André Schneider, managing director of the World Economic Forum (WEF), tells swissinfo that the meeting has ended positively and with hopes for progress.This content was published on January 28, 2007 - 16:15
He says the most important developments were that climate change was widely discussed and that the Israelis and Palestinians said they wanted to talk.
The five-day WEF, which was being held in the Swiss resort of Davos, ended on Sunday. It gathered many leading figures from the business and political world.
In all, around 17 sessions were devoted to the environment, said the WEF.
Israeli Foreign Minister Tzipi Livni and Palestinian President Mahmoud Abbas were among the political heavyweights at the forum. They pledged to forge peace during their speeches and held a meeting on the sidelines of the event.
World trade also received a boost. On Saturday, a Swiss-organised ministerial meeting of around 30 countries on resuming world trade talks resulted in "a strong wish for the quick resumption" of negotiations. But no timetable has been set.
swissinfo: How did the 2007 WEF go?
André Schneider: First of all, there was a large increase in participants, with an exceptional group of CEOs and an excellent group from the political world and civil society.
The important discussions on climate change have to be underlined, as well as the discussions on peace in the Middle East.
Lots of exchanges took place on the future of Iraq. There were also discussions on Israel and the Palestinian territories, which included civil society. In this regard, things started to move.
As for the World Trade Organization, we now hope that a new impulse will be found to [help] conclude the Doha round [on world trade].
swissinfo: There were great hopes over the Middle East dossier. But there was no concrete result. A disappointment?
A.S.: I don't quite know who had these great hopes because the present situation could not be worse. Now what we need to do is restore discussion between the parties [involved] and I think this was done.
Our contribution was also to show them to what extent civil society on both sides was fed up and wanted the situation to improve. I think we succeeded in giving [the discussion] a new direction.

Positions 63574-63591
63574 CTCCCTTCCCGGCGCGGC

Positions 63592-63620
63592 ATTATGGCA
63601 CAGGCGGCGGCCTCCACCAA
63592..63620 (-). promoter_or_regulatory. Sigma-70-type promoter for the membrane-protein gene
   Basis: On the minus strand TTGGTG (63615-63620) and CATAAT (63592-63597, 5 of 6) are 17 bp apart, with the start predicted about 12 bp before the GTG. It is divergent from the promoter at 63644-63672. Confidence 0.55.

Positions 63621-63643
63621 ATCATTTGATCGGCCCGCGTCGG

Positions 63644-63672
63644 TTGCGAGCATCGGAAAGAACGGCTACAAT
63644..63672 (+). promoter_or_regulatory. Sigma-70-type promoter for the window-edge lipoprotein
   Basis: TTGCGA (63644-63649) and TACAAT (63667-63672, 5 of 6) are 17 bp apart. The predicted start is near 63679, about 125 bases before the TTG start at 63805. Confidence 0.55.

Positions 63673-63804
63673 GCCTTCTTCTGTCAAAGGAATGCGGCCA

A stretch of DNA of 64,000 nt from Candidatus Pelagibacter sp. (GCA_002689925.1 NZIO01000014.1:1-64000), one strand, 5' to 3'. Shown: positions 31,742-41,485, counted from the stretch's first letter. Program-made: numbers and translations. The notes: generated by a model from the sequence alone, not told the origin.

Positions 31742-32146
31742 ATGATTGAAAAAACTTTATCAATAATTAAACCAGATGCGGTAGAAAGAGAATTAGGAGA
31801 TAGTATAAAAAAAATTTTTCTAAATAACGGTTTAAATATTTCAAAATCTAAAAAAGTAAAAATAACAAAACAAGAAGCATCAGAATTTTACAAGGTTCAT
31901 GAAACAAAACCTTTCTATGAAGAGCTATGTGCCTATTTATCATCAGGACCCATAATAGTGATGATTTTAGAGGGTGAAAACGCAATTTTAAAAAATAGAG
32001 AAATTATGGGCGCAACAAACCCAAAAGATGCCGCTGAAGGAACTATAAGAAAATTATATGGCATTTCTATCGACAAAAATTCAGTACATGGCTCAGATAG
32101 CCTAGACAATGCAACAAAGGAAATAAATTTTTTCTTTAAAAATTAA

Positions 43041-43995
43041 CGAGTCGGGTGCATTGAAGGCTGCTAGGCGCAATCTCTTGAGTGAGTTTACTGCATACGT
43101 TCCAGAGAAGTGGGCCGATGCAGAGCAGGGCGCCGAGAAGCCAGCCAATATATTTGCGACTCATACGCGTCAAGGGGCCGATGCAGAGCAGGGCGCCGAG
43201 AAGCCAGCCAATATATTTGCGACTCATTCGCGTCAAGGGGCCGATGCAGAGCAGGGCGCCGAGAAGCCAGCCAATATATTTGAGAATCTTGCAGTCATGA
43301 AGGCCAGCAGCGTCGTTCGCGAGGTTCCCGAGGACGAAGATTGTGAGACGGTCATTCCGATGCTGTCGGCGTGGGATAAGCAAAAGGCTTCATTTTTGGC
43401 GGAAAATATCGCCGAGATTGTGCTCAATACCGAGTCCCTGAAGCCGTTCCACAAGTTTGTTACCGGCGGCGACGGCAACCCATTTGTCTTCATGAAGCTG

swissinfo: Decision-makers talked a lot about the climate and the environment. Is the WEF a useful platform?
A.S.: Our main role is to keep the discussion and the subject on everyone's minds. We are also becoming a platform for companies to unveil their activities.
DHL is presenting a solution which makes sure environment is not affected when packages are sent. Coca-Cola, with the support of [environmental group] Greenpeace, is developing a new fridge which uses a lot less energy, which means the CO2 impact is much reduced.
The fact that solutions are unveiled here proves to other entrepreneurs that it is possible to be innovative in the sector in a way that is also very profitable economically.
swissinfo: The Israeli foreign minister has invited the WEF to hold its 2008 meeting in Jerusalem. Will you go?
A.S.: This would be for us the culmination of the peace process – when peace has been made and the way is cleared we will go to Israel and the Palestinian territories.
We can envisage a Middle East meeting taking place there, not a large global geopolitical one. The only topics would be the Middle East - peace and the future.
We could see this meeting not only taking place in Jerusalem, but also probably in Bethlehem and perhaps in Ramallah, crucial places for the different parties who must now make peace.
swissinfo-interview: Pierre-François Besson in Davos
The 2007 WEF summit took place from January 24 to 28.
There were some 2,400 participants, including 24 heads of states, 85 ministers and top business leaders, and more than 400 researchers and representatives of civil society.
The WEF and non-governmental organisations organised a sideline event called Open Forum Davos.
At the same time critics of globalisation staged an event called the Public Eye on Davos.
Swiss and the WEF
On Saturday the Swiss organised a meeting on the sidelines of the WEF on world trade, which resulted in hopes that negotiations could be restarted.
Switzerland and its fellow European Free Trade Association (Efta) members signed a free trade agreement with Egypt.
Bilateral discussions took place with Germany, the Palestinian Authority, Mexico, Indonesia and New Zealand.
Economics Minister Doris Leuthard met Bill Gates, the founder of Microsoft, to talk about e-government and innovation.
There were anti-WEF demonstrations on Saturday, with more than 1,000 people in Basel and around 200 people in Davos, taking part. They were mostly peaceful.
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